Friday, August 31

No end in sight to national teacher shortage

There's been a lot of discussion in the Times this week about the nationwide shortage of qualified teachers. First, a front page article on Monday described how schools across the country compete for teachers because of high rates of teacher turnover. Then, an editorial Wednesday contended that the shortage will persist, stunting school reform efforts, "until states, localities and the federal government start paying much more attention to how teachers are trained, hired and assigned." Today, six readers offered their own solutions, ranging from higher pay to a simplification of credentialing requirements to using retired teachers on a part-time basis.

I've always been a little baffled by reporting about the teacher shortage. I haven't seen any data to suggest that the shortage is particularly worse than it has been in the past, at least since women and minorities became able to enter other fields, nor that New York fares worse than other places with a similar wealth of employment options. In general, half of all teachers leave the profession within five years. Half stay longer. In an era when young people are encouraged to try different fields before settling on one and to work before entering graduate school, a profession where half of all people who enter choose to stick with it five years later doesn't sound bad at all.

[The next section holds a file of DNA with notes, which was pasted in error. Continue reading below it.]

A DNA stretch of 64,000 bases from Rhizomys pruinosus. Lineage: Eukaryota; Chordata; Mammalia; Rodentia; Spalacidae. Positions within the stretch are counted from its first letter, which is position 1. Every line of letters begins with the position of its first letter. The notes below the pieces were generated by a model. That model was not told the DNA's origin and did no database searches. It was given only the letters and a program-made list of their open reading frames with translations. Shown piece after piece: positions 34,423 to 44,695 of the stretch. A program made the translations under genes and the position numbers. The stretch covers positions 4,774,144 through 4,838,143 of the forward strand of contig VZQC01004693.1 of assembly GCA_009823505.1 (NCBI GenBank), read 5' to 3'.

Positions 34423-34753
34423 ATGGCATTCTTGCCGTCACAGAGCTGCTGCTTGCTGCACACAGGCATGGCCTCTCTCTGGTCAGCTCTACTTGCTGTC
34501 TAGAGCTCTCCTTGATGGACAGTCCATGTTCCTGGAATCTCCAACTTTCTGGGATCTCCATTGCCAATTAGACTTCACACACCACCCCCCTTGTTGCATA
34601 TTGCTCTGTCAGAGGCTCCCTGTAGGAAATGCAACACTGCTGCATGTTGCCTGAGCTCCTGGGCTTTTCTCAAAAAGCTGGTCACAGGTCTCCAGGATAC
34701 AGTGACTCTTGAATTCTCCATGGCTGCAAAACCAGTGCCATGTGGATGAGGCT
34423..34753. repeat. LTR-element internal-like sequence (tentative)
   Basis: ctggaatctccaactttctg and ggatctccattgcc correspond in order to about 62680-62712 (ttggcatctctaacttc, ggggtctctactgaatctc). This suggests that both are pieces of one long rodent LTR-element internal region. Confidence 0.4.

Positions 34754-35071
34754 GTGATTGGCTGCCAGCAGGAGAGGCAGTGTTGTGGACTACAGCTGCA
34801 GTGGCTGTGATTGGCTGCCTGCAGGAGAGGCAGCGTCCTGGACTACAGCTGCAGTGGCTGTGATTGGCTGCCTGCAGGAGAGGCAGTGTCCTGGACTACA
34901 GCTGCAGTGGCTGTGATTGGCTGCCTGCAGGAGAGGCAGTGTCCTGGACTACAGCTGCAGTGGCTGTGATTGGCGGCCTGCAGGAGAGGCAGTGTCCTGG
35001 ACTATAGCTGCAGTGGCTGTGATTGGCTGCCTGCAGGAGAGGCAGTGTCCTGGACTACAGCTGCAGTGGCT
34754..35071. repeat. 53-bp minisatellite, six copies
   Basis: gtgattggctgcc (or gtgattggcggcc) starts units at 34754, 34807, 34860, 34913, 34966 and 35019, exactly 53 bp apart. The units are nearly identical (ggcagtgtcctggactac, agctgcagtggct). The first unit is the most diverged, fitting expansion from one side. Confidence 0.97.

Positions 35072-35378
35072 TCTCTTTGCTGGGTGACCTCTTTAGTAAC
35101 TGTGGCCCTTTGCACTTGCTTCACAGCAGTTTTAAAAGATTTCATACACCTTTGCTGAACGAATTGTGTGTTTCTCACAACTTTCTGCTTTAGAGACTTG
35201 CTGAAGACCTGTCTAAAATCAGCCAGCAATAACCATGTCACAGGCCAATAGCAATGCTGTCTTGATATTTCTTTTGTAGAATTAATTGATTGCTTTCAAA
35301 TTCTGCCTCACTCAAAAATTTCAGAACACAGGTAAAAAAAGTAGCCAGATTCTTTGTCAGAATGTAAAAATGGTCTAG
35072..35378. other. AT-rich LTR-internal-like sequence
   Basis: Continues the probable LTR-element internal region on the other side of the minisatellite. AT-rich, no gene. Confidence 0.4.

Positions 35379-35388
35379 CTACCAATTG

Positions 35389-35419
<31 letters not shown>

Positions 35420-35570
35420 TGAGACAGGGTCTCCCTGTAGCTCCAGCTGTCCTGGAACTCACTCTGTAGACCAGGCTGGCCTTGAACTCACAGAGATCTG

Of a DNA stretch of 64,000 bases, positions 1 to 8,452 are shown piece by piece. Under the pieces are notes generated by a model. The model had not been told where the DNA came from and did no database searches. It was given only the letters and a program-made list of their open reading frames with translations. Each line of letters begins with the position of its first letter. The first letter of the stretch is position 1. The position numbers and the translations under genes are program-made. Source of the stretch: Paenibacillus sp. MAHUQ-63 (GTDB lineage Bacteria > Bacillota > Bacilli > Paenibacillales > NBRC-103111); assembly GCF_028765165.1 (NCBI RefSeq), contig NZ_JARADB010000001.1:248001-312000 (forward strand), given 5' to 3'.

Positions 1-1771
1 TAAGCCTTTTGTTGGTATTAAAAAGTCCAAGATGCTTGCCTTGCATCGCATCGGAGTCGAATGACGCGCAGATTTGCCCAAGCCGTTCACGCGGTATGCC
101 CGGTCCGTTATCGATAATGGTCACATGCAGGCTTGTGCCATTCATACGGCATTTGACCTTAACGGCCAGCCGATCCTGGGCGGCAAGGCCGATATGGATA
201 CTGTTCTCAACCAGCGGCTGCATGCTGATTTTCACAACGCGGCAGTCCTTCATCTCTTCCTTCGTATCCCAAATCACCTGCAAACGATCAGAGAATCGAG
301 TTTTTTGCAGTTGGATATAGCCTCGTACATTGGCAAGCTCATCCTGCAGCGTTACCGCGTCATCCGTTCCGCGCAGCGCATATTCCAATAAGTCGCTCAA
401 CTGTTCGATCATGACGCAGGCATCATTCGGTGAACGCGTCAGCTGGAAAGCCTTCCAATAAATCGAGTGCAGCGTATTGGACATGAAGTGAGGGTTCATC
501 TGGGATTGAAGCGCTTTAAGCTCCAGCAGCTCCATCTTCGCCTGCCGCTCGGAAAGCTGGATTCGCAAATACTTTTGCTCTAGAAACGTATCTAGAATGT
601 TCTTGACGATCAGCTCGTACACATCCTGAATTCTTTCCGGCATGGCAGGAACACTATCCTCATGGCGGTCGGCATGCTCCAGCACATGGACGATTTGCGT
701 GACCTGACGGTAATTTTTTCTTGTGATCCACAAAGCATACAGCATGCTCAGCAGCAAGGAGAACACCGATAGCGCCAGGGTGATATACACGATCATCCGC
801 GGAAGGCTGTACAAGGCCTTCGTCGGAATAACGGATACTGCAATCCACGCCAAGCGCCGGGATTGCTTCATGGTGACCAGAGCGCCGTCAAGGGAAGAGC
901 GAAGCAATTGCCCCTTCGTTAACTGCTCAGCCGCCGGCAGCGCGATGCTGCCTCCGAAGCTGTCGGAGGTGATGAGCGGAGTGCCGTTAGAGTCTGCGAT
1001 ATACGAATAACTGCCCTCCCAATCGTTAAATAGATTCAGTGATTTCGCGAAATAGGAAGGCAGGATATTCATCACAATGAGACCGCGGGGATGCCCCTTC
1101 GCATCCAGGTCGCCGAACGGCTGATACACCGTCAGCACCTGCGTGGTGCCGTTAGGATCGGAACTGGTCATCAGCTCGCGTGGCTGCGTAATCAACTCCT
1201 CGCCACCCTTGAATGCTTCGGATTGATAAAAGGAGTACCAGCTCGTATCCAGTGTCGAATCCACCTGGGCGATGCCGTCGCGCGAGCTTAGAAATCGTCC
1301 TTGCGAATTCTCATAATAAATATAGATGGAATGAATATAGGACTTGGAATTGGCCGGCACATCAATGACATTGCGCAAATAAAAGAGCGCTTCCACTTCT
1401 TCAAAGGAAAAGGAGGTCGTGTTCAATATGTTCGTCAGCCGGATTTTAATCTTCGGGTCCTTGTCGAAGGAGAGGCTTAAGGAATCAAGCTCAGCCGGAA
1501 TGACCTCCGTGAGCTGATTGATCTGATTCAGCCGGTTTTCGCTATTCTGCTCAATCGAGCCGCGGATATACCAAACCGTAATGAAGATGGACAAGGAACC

Of course, it's still worth working to recruit better teachers and then retain them -- something the Times barely touches on. The current trend in education reform is to attach financial incentives to every desirable outcome, but I'm not sure that's what makes the most sense here. It's unlikely that the incentives schools can offer can compete with the private sector -- $5,000 help for a down payment in New York City?! Ha! -- so perhaps school districts shouldn't waste their money offering them. For young people at the beginning of their careers, starting teachers' salaries and benefits in public schools aren't all that bad -- but the working conditions often are, as Dan Brown points out in his new memoir about teaching in the Bronx. To retain teachers, schools have to make sure teachers feel safe, comfortable, and free from excessive administrative requirements. Schools must also help new teachers become better faster, so they believe it's worth it to keep teaching. Investments toward those ends would benefit schools, not just individual teachers.

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